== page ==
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Text version   RSS   Subscribe   Unsubscribe   Archive   Media Kit June 29, 2016

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Travel Awards Enable SLAS2017 Participation

Students, graduate students, post-doctoral associates and junior faculty may apply for travel awards. 60 awarded for SLAS2016.


 




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SLAS Americas Council Seeks Candidates: Respond by Aug. 17
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Individuals who wish to serve on the SLAS Americas Council are invited to submit materials for consideration by midnight CT, Wednesday, Aug. 17. Nomination materials include a short statement of your reasons for seeking a position and an affidavit acknowledging your eligibility to serve.

The current SLAS Americas Council will review submitted materials and select a slate to fill two open spots on the Council; the slate will be presented to all SLAS members in the Americas in late September. The new Council members will replace Tyler Aldredge and John Thomas Bradshaw, whose terms expire in 2016.
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From the SLAS President: The SLAS Electronic Laboratory Neighborhood E-zine — Five Years of Real Stories About Real People
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SLAS President Richard M. Eglen, Ph.D., appreciates the SLAS e-zine's mission to bring to life the people behind the science and technology in the SLAS community.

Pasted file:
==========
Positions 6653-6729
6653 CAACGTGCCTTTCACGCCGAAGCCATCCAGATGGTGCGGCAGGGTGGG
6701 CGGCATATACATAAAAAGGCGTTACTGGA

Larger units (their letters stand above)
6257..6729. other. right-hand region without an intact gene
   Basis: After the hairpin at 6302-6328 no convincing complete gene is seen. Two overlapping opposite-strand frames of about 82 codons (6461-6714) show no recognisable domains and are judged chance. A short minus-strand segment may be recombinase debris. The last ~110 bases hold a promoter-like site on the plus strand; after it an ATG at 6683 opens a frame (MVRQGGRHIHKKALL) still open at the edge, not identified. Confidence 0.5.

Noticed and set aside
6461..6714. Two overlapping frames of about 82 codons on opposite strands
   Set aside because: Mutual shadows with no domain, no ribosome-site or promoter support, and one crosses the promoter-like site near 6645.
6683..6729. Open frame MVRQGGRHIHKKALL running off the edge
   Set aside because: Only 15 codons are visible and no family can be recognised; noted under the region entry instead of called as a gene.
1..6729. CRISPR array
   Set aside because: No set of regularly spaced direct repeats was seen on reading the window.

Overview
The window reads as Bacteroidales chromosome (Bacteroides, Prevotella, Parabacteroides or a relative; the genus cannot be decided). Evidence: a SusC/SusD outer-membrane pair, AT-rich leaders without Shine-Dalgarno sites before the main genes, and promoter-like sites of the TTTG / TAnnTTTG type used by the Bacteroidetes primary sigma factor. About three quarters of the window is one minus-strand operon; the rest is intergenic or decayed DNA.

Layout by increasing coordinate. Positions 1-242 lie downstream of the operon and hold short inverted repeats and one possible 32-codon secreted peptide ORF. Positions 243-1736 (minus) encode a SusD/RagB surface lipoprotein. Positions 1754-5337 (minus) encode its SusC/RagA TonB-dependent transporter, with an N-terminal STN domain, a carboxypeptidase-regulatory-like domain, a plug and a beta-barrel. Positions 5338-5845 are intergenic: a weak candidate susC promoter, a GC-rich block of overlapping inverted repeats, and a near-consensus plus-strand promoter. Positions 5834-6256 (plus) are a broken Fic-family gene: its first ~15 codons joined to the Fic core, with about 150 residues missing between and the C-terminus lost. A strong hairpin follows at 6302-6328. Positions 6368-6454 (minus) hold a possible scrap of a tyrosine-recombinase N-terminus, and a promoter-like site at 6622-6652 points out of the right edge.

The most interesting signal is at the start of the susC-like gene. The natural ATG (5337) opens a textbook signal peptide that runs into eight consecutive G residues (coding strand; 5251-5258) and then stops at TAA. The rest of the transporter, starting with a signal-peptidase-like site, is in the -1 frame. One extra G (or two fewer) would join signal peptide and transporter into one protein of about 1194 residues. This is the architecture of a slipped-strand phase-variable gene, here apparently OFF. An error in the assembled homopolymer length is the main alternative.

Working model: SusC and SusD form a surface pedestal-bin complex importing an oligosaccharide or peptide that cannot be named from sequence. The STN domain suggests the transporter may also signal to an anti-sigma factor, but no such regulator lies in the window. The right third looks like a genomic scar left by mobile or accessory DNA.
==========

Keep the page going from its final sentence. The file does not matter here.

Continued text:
"Over the past five years, the SLAS ELN editorial archive has blossomed into a creative cache of ideas, information and inspiration. It has over 150 stories to tell about the state-of-the-science and about people who, like you and I, are driven to find ways over, under and around scientific and technological challenges," he says. Visit the neighborhood today, and be inspired!
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JBS July Issue Now at JBS Online for Members and Subscribers
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"Flow Cytometry Enables Multiplexed Measurements of Genetically Encoded Intramolecular FRET Sensors Suitable for Screening," "High-Throughput Screening Platform for the Discovery of New Immunomodulator Molecules from Natural Product Extract Libraries" and "Identification of Small-Molecule Frequent Hitters of Glutathione S-Transferase–Glutathione Interaction" are among the original research articles in the July issue.

The issue also includes a perspectives paper from the University of Pittsburgh, "A Perspective on Implementing a Quantitative Systems Pharmacology Platform for Drug Discovery and the Advancement of Personalized Medicine." SLAS Biomolecular Sciences Section members and JBS subscribers can view the issue online now.
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SLAS2017 Podium Presentation Abstracts Due Aug. 8
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"SLAS2017 is an excellent forum to see what technologies and approaches are being applied to practice,” says Ed Ainscow of Carrick Therapeutics and SLAS2017 Assay Development and Screening Track chair. “It is one thing to read about new technology applications (automation, NGS, CRISPR and imaging, etc.), but learning how your peers are using them in practice is much more valuable."